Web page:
Tim Stübane began coding at the age of 10, making silly computer games with his friends. Aged 14, his computer skills took more of a serious turn as Macintosh computers started to become more readily available for agencies and design firms – including that of his father. Tim taught his dad’s designers the way around a computer and got stuck into some of the company’s first computer-based projects.
He eventually went onto study visual communication at the University of the Arts in Berlin, where he headed up a student-run agency called Daughters & Sons. They worked on real projects for real clients and it was Tim’s job to pull together the most suitable students from each course to work on select briefs. And it’s stood him in good stead for where he is today. After stints at top Germany agencies like Jung von Matt and Scholz & Friends, Tim went on to found the Berlin office of Ogilvy & Mather in 2011. He’s still the ECD there today and behind such work as last year’s incredible ‘Mein Kampf Gegen Rechts’, a counter-book to the republishing in Germany of Adolf Hitler’s ‘Mein Kampf’.
LBB’s Addison Capper caught up with him to find out more.
LBB> While studying in Berlin you headed up a student-run agency - what can you tell us about that experience? What kind of projects did you work on and what did you learn during that time?
TS> That was a very special time at ‘Daughters & Sons’. It was a real ‘Ltd.’ company, but based at the University of the Arts in Berlin. That sums up the challenge; I had to keep the balance between economic and artistic demands. We got a nice studio, some desks, a couple of the big beige Macintoshes and a coffee machine. About ten students formed the core team, getting projects from the real market, which were completely diverse. We did everything from a classic ad campaign to the interior design of a flagship store. For them we pulled together the right students from all studying courses: graphic and industrial designer, writer, coder, strategists, architects and dramaturgs. And I was trying to manage all this creatively while studying. To be honest, this agency job was much more fruitful than studying. It was fantastic training for the future! And I made some friendships there that still last to this day.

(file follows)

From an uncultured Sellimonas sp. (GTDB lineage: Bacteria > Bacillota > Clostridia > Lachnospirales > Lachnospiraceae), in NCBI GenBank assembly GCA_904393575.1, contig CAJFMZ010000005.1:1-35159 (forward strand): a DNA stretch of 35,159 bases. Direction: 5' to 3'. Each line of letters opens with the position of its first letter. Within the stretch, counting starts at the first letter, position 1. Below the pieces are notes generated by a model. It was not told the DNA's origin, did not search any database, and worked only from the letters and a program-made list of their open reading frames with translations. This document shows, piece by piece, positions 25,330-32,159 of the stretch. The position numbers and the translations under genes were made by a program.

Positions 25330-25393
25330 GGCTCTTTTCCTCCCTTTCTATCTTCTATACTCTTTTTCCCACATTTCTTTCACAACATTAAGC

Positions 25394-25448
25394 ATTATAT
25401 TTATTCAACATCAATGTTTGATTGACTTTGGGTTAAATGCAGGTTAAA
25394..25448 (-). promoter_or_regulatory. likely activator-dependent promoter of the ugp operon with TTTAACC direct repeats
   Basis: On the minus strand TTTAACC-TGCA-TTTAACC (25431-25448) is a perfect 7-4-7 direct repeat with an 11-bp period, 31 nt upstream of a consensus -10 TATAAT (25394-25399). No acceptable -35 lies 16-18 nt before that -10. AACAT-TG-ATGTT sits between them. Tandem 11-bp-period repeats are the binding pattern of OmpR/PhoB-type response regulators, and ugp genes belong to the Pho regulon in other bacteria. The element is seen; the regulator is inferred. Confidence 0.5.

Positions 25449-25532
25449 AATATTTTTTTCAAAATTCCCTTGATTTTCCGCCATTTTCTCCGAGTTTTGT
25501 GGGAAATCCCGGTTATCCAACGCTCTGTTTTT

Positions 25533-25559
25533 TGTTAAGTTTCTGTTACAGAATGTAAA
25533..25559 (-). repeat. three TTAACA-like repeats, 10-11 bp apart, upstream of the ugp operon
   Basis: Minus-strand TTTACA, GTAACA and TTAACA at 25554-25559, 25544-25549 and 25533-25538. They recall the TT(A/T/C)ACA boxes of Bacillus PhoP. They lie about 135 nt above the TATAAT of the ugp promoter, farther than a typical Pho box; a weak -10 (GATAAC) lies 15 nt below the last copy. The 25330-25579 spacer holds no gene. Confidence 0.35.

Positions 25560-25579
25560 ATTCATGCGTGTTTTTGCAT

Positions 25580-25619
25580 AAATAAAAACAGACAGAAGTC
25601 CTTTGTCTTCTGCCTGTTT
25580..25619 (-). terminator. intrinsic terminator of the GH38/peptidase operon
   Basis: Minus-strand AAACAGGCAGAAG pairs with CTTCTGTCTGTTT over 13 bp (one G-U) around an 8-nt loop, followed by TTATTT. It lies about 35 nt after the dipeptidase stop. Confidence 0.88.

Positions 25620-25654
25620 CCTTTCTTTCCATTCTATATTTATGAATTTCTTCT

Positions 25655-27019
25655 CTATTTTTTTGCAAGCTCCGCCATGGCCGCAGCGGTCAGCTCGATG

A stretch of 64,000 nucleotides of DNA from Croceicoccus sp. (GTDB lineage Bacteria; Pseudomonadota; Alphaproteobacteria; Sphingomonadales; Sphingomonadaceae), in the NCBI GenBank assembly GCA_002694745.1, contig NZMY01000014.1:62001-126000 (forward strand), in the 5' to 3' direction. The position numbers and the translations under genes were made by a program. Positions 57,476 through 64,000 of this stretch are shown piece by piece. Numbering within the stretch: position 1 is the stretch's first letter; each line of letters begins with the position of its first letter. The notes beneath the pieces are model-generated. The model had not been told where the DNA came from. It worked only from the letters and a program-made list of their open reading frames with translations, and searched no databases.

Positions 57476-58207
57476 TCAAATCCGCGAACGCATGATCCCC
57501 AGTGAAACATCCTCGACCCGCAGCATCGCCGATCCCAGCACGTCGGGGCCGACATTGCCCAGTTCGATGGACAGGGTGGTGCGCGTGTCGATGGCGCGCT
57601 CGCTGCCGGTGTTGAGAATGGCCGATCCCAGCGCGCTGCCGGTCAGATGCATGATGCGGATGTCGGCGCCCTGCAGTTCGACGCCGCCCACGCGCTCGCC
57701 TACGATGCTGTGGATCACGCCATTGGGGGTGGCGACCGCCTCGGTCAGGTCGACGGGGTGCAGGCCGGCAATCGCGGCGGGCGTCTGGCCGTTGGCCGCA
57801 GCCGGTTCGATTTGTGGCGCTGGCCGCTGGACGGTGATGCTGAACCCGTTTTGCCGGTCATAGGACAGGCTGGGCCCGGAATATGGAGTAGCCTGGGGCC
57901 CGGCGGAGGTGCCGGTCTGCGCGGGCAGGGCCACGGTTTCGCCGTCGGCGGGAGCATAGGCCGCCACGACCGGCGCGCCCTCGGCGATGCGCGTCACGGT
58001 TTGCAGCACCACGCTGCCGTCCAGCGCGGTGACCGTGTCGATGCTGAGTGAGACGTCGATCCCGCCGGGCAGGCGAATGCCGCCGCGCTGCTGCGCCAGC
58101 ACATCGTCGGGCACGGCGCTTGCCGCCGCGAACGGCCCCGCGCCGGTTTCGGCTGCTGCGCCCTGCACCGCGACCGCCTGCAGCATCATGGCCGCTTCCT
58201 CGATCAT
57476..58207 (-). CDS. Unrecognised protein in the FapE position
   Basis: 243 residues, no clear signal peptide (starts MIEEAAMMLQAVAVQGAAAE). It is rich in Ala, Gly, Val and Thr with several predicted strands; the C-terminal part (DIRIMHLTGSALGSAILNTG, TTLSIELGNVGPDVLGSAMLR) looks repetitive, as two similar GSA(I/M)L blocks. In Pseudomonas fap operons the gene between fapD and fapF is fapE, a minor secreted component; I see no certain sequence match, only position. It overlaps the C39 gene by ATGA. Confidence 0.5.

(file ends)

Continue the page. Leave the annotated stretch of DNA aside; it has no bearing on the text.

LBB> You studied visual communication at the University of the Arts in Berlin - how did you end up doing that? Was advertising something that you were always keen to get into?
TS> I started coding at the age of 10 just for fun. With some friends I programmed some silly games. But when I was 14 the first Macs entered the agency world - and also my father’s small design bureau. At that point, I taught the adult designers how to deal with a computer. I jumped on my first small projects, guided by my dad. These experiences brought me to my studies. At university I initially focussed just on intellectual projects for the cultural sector. But then I joined this student-run agency. That ignited the lust for great communication ideas in a broader sense. So advertising felt like a great playground for me. I still think so, even the playground is much bigger now.
LBB> What was your childhood like prior to that? Where did you grow up and what kind of kid were you?
TS> I grew up in a small town with a lot of nature surrounding our house. I spent my time climbing trees, building dams in a stream. It was a cosy and protected childhood. As a teen I became an oarsman in a quadruple sculls. At a peak time we trained every day in the week. But to counter that, I was also a heavy pen-and-paper role-player. With a couple of guys, we finally developed our own roleplaying system and adventures for it. The art of storytelling in the early ‘90s!
LBB> You’re the founder of Ogilvy Berlin, and prior to that you worked at DDB Berlin, Jung von Matt and Scholz & Friends. What inspired you to set up the office? Why was it the right time to become the ‘boss’ and why was Ogilvy a good fit?
TS> After all these mature offices I could have entered another big shop. But I wanted something special, something more entrepreneurial. My former creative partner and I talked with a lot of agencies in this phase. Ogilvy was one of them. We liked the heritage of the brand, the silent but impressive creative performance and the agenda-setting approach of their smart leaders. It was strange that exactly this great agency network had a blank spot in Berlin. So Ogilvy won the race in the end. In the beginning it didn't feel like being a boss. It was quite the opposite. We started the office in 2011 with just five people. Everyone had to take care of everything themselves: lightbulbs, coffee and, yes, communications for new clients.